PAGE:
Free tax assistance available

Starting Feb. 6, OCCC will host a service that offers students and the general public help on their taxes every Monday, Tuesday, and Wednesday until April 17.

The Volunteer Income Tax Assistance program is for qualified taxpayers looking for guidance on their 2012 tax return preparation and filings.

“The VITA program offers free tax help to low- to moderate-income (generally, $50,000 and below) people who cannot prepare their own tax returns,” according to the IRS website.

The VITA program also will offer assistance with various forms of tax credit such as Earned Income Tax Credit, Child Tax Credit and Credit for the Elderly or the Disabled.

Marcy Roll, Student Life assistant, said the VITA program has a long history with OCCC, having visited the campus for the past 17 years.

Roll advises students to sign up as soon as possible.

“Depending on how many volunteers are present, the wait for assistance will vary,” she said.

According to a flier advertising the VITA program, sign-up for assistance will be open from 10 a.m. to 2 p.m. each Monday, Tuesday and Wednesday.

Those interested will need to bring last year’s (2010) tax return form, W2 forms from all employers, a Social Security card for everyone included on the return and a driver’s license.

Chase Bartlett, OCCC student, said he’s impressed with the income tax help offered at the college.

“This program is especially good if the person is a first timer or has no clue what they’re doing, much like myself two years ago,” Bartlett said.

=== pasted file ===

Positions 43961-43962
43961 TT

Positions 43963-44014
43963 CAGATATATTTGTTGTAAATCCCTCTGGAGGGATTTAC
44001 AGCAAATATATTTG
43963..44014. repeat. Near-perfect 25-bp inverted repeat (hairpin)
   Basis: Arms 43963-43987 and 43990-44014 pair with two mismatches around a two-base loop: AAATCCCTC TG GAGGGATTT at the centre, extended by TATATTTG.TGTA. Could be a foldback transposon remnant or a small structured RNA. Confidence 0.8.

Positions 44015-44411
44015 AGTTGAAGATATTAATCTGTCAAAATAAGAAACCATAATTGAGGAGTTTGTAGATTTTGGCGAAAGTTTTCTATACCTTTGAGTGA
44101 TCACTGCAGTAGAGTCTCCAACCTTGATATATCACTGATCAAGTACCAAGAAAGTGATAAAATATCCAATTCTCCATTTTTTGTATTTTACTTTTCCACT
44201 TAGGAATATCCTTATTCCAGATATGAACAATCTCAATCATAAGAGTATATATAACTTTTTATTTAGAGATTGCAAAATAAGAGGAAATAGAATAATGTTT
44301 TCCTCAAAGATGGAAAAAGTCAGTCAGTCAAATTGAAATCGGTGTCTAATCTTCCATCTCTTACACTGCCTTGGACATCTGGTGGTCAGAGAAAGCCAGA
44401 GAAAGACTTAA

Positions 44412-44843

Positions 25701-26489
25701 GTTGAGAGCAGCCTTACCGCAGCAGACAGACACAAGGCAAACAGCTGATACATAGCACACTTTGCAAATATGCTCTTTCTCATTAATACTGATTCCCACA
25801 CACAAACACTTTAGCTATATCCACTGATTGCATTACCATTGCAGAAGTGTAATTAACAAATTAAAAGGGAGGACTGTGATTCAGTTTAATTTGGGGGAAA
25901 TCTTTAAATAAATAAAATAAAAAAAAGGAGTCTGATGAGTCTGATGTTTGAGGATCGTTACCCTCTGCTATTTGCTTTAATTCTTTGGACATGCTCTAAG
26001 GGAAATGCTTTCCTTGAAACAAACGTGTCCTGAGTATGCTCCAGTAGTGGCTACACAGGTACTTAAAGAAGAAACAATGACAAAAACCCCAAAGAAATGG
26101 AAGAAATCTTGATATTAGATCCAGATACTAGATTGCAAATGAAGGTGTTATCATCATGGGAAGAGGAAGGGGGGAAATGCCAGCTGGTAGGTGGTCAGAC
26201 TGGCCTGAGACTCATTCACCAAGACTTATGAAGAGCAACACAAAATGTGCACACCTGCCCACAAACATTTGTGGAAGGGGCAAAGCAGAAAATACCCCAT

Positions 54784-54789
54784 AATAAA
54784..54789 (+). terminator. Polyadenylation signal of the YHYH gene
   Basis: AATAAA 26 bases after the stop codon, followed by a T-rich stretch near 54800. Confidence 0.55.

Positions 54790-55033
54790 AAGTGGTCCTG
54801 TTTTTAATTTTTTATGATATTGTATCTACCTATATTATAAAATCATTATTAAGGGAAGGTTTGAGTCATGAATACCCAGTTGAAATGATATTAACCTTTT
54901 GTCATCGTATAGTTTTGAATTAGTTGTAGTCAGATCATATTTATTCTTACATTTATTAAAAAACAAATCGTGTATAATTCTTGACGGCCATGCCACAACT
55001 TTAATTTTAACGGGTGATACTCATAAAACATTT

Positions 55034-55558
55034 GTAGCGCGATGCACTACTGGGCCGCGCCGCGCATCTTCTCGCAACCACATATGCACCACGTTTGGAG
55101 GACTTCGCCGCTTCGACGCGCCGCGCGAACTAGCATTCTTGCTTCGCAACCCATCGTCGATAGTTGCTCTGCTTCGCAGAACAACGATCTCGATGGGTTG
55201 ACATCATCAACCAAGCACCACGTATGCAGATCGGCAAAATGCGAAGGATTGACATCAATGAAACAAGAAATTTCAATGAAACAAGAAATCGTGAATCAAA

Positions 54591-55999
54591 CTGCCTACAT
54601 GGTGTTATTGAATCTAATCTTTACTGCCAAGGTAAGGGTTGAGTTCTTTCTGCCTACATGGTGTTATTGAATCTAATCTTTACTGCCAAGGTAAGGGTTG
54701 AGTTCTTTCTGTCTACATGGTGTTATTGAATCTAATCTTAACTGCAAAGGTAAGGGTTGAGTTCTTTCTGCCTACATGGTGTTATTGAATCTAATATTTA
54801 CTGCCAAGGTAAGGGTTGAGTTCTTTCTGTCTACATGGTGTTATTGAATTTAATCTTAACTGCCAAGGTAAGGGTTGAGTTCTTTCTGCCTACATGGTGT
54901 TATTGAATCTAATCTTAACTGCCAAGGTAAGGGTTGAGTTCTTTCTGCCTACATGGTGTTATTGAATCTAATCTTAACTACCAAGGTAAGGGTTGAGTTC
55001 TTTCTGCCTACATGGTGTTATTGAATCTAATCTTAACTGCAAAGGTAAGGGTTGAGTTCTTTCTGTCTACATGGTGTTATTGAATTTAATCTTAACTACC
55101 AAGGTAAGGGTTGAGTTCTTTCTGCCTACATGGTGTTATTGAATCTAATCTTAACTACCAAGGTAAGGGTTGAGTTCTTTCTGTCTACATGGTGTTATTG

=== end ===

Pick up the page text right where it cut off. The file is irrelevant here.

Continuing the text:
“At first doing your taxes is intimidating. There’s a lot of stuff to fill out and it’s stressful because every single thing has to be done correctly.”

Roll said VITA volunteers will be on the first floor of the Main Building outside the Student Life office at Main Bulding 3 entry.

“It’s first-come, first-served, so you should get out there early,” she said.

The VITA program uses certified volunteers representing multiple organizations, according to the IRS website.

“Each year hundreds of thousands of returns are delayed in processing or credit/deductions are disallowed because names and Social Security numbers do not match Social Security Administration records.

To prevent processing delays in paper returns and rejected electronically filed returns, volunteers check the accuracy of each Social Security number, as well as the spelling of the name associated with the number,” according to the IRS.

For more information, visit and look for the link to VITA or

To contact Morgan Beard, email

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